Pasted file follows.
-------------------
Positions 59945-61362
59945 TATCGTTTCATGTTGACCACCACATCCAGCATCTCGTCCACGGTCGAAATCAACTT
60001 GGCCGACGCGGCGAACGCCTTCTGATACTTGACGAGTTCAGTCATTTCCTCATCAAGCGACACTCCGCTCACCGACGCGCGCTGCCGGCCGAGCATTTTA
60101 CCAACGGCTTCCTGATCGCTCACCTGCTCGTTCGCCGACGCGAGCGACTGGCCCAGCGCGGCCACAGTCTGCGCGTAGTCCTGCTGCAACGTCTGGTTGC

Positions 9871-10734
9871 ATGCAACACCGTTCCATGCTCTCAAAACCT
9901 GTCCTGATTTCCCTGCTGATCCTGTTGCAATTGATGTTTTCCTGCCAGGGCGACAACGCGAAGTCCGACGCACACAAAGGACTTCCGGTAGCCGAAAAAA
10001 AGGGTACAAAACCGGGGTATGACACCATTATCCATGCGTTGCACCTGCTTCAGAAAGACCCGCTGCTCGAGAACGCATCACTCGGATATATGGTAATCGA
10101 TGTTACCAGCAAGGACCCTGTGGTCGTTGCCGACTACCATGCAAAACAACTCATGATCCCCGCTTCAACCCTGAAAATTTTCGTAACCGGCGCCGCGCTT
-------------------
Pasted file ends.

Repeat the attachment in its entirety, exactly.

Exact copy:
Positions 59945-61362
59945 TATCGTTTCATGTTGACCACCACATCCAGCATCTCGTCCACGGTCGAAATCAACTT
60001 GGCCGACGCGGCGAACGCCTTCTGATACTTGACGAGTTCAGTCATTTCCTCATCAAGCGACACTCCGCTCACCGACGCGCGCTGCCGGCCGAGCATTTTA
60101 CCAACGGCTTCCTGATCGCTCACCTGCTCGTTCGCCGACGCGAGCGACTGGCCCAGCGCGGCCACAGTCTGCGCGTAGTCCTGCTGCAACGTCTGGTTGC

Positions 9871-10734
9871 ATGCAACACCGTTCCATGCTCTCAAAACCT
9901 GTCCTGATTTCCCTGCTGATCCTGTTGCAATTGATGTTTTCCTGCCAGGGCGACAACGCGAAGTCCGACGCACACAAAGGACTTCCGGTAGCCGAAAAAA
10001 AGGGTACAAAACCGGGGTATGACACCATTATCCATGCGTTGCACCTGCTTCAGAAAGACCCGCTGCTCGAGAACGCATCACTCGGATATATGGTAATCGA
10101 TGTTACCAGCAAGGACCCTGTGGTCGTTGCCGACTACCATGCAAAACAACTCATGATCCCCGCTTCAACCCTGAAAATTTTCGTAACCGGCGCCGCGCTT